Freud's remarks on affect and secondary revision are typical of Freud's style of explanation. The dream-work does not change affects, feelings, and emotions—except when it does. Secondary revision happens after the dream slips past the censor, but then again, secondary revision is active throughout the construction of the dream.

This style of Freud's reaches a peak when he answers an either/or question with a both/and answer: Is the whole mind or a part of the mind responsible for the construction of dreams? Yes, answers Freud. Dreams are constructed by the whole mind and by a special part of the mind, even though, Freud admits, these seem like "mutually exclusive propositions." (Mutually exclusive propositions exclude or negate each other.) Freud's contradictory explanations are appropriate to the nature of the two objects Freud is examining: dreams and the unconscious minds that create them. The dream-work is contradictory and sometimes leaves affects unchanged, and sometimes does change them, draining the emotion out of a dream or representing it by a contrary affect. Freud also exhibits this contradictory style in his own emotional life: for him the same person can be "an intimate friend and hated enemy."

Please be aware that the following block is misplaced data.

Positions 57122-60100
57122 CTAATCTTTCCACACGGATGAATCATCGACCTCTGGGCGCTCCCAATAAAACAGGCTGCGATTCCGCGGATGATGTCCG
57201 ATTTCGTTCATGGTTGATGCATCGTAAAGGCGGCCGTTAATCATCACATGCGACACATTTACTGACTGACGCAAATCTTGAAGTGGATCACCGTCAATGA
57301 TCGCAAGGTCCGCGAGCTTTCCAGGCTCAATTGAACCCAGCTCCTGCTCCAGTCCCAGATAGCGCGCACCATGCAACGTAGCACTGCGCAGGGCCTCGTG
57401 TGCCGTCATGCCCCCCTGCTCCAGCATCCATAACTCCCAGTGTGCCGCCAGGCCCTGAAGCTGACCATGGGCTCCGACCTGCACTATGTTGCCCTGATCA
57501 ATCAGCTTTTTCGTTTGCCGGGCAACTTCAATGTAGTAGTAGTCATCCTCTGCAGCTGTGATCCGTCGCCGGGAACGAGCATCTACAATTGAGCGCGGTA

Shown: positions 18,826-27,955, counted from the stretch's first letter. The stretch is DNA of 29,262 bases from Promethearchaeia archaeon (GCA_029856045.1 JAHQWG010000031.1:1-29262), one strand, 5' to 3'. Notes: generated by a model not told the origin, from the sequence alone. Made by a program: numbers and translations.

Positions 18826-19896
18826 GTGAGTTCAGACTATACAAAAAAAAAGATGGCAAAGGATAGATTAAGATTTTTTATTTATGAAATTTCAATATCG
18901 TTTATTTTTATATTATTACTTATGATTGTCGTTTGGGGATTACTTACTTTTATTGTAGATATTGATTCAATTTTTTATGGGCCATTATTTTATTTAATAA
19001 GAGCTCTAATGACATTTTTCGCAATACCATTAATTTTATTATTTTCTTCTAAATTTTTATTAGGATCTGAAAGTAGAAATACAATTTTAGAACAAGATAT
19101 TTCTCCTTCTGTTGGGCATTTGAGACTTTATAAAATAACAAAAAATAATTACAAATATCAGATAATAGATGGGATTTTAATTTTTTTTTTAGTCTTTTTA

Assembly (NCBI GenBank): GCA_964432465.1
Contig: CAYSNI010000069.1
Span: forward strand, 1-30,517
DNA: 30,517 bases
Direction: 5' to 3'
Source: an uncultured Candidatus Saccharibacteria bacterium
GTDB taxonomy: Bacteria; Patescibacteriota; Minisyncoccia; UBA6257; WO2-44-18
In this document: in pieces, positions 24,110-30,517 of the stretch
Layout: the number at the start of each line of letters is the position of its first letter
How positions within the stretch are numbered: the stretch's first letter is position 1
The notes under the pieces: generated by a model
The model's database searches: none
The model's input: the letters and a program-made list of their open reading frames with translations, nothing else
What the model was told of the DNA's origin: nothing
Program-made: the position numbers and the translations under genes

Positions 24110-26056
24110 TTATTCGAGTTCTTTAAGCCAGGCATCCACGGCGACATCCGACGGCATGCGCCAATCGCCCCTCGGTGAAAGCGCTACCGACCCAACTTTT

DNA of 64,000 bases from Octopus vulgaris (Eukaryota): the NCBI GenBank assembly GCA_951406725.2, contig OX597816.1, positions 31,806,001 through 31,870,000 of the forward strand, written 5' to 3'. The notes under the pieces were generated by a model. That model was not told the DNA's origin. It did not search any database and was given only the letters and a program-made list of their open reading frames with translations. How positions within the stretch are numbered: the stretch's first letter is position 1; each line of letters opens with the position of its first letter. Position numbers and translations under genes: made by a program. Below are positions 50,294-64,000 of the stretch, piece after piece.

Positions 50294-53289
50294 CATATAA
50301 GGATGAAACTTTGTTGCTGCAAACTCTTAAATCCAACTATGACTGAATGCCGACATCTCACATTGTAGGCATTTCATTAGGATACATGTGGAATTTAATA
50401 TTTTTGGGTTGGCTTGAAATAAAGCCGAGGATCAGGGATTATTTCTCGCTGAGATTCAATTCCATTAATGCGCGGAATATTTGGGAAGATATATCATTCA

Freud seems to revise as he goes along, and he remains open to new evidence that might contradict what he has said earlier. Thus, late in the book near the end of Chapter 6, he abruptly, if briefly, stops insisting all dreams are wish fulfillments, even though this was his once-in-a-lifetime discovery. At least for a moment he considers there might be dreams in which the opposite is the case, "punishment dreams" that do not fulfill a wish. He reins the chaos back in by proposing a masochistic wish, but it is telling Freud seems ready to throw over his entire theory and welcome chaos in for the sake of staying true to the phenomena he studies.